HTTP basic authentication


A client can authenticate to API Gateway with a user name and password combination using HTTP basic authentication. When an HTTP Basic Authentication filter is configured, API Gateway requests the client to present a user name and password combination as part of the HTTP basic challenge-response mechanism. API Gateway can then authenticate this user against a user profile stored in the API Gateway's local repository, a database, or an LDAP directory.

With HTTP basic authentication, the client's user name and password are concatenated, base64-encoded, and passed in the Authorization HTTP header as follows:

Authorization: Basic dm9yZGVsOnZvcmRlbA==

The realm presented in the challenge for HTTP basic authentication is the realm currently specified in the server settings (Server Settings > General). For more information on API Gateway settings, see the API Gateway Administrator Guide.

General settings

The HTTP Basic Authentication filter enables you to specify where API Gateway can find user profiles for authentication purposes. API Gateway can look up user profiles in the API Gateway's local repository, in a database, or in an LDAP directory. For more information on adding users to the local repository, see Manage API Gateway users.

Complete the following settings:


Enter an appropriate name for the filter.

Credential Format:

The user name presented to API Gateway during the HTTP basic handshake can be of many formats, usually user name or Distinguished Name (DName). Because API Gateway has no way of inherently telling one format from another (for example, the client's user name could be a DName), you must specify the format of the credential presented by the client. This format is then used internally by API Gateway when performing authorization lookups against third-party Identity Management servers.

Allow client challenge:

HTTP basic authentication can use the following approaches:

  • Direct authentication – The client sends up the Authorization HTTP basic authentication header in its first request to the server.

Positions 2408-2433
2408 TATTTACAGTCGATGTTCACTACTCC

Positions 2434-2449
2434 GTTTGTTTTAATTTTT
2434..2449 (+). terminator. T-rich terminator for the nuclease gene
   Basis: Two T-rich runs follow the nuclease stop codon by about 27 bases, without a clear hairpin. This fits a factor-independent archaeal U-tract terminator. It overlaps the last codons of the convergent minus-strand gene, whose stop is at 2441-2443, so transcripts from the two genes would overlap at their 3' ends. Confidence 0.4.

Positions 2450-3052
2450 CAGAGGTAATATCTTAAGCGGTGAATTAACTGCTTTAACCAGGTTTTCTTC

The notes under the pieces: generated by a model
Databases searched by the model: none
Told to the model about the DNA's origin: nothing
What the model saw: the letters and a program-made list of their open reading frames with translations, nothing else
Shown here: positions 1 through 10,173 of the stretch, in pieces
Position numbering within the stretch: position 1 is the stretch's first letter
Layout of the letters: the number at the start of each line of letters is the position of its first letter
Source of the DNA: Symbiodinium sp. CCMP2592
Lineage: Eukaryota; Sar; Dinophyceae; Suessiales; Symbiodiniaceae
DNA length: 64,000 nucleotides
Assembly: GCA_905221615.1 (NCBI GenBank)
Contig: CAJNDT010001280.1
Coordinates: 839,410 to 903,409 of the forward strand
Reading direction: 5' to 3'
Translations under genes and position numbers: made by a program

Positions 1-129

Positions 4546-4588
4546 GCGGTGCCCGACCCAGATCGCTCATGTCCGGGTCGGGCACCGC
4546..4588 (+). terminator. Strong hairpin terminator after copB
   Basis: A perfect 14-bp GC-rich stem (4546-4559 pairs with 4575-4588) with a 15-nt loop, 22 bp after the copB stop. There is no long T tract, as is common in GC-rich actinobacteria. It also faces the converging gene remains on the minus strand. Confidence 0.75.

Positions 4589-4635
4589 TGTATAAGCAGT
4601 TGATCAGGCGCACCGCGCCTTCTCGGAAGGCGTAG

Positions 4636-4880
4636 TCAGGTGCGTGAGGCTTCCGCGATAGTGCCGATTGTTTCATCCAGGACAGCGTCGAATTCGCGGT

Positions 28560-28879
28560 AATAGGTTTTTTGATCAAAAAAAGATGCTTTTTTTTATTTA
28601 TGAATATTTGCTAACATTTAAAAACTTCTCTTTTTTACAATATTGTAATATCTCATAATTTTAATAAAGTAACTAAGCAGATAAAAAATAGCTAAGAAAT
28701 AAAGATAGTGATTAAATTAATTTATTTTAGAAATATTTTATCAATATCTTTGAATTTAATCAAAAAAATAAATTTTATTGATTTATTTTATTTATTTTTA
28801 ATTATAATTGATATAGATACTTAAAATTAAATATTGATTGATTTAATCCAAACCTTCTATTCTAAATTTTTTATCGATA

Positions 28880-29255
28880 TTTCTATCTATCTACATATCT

• Challenge-response handshake – The client does not send the Authorization header when sending its request to the server (it does not know that the server requires HTTP basic authentication). The server responds with an HTTP 401 response code, instructing the client to authenticate to the server by sending the Authorization header. The client then sends a second request, this time including the Authorization header and the relevant user name and password.

The first case is used mainly for machine-to-machine transactions in which there is no human intervention. The second case is typical of situations where a browser is talking to a web server. When the browser receives the HTTP 401 response to its initial request, it displays a dialog to enable the user to enter the user name and password combination.

To force clients to always send the HTTP basic Authorization header to API Gateway, deselect the Allow client challenge check box. To allow clients to engage in the HTTP basic authentication challenge-response handshake with API Gateway, select the check box. The default is selected.

Allow retries:

Select this option to allow the user to retry their user name and password in the browser when an HTTP 401 response code is received (for example, if authentication fails, or is not yet provided). The number of times that the browser displays the user name and password dialog when an HTTP 401 is received is controlled by the browser (usually three times). This setting is not selected by default.

Remove HTTP authentication header:

Select this option to remove the HTTP Authorization header from the downstream message. If this option is not selected, the incoming Authorization header is forwarded on to the destination web service.

Repository Name:

Select the name of the authentication repository where all user profiles are stored. This can a local repository, a database, or an LDAP directory.

You can add a new repository under the External Connections node. Right-click the appropriate node under Authentication Repositories (for example, Database Repositories), and select Add a new repository. For more details, see the Authentication repository topic.

Invalid attempts

The Invalid Attempts section enables you to specify how to handle invalid attempts. You can choose to lock user accounts, ban IP addresses, or both, if a specified number of invalid attempts are made in a specified time period. The invalid attempt information is also stored in a cache.

To lock user accounts, select the Lock user accounts for check box and enter appropriate values in the corresponding fields. For example, to lock user accounts for 30 minutes if 6 invalid attempts are made over 5 minutes, you would enter the values shown in the following figure.

Example settings for invalid attempts

To ban IP addresses, select the Ban IP address after check box and enter appropriate values in the corresponding fields. For example, to ban IP addresses after 5 invalid attempts are made over 1 minute, you would enter the values shown in the preceding figure. In this case you must also enter the attribute that contains the IP address in the Key is field.

Store invalid attempt information in cache:

Click the browse button to choose a local or distributed cache in which to store invalid attempt information. To create a new cache right-click Caches in the dialog, and select Add Local Cache or Add Distributed Cache.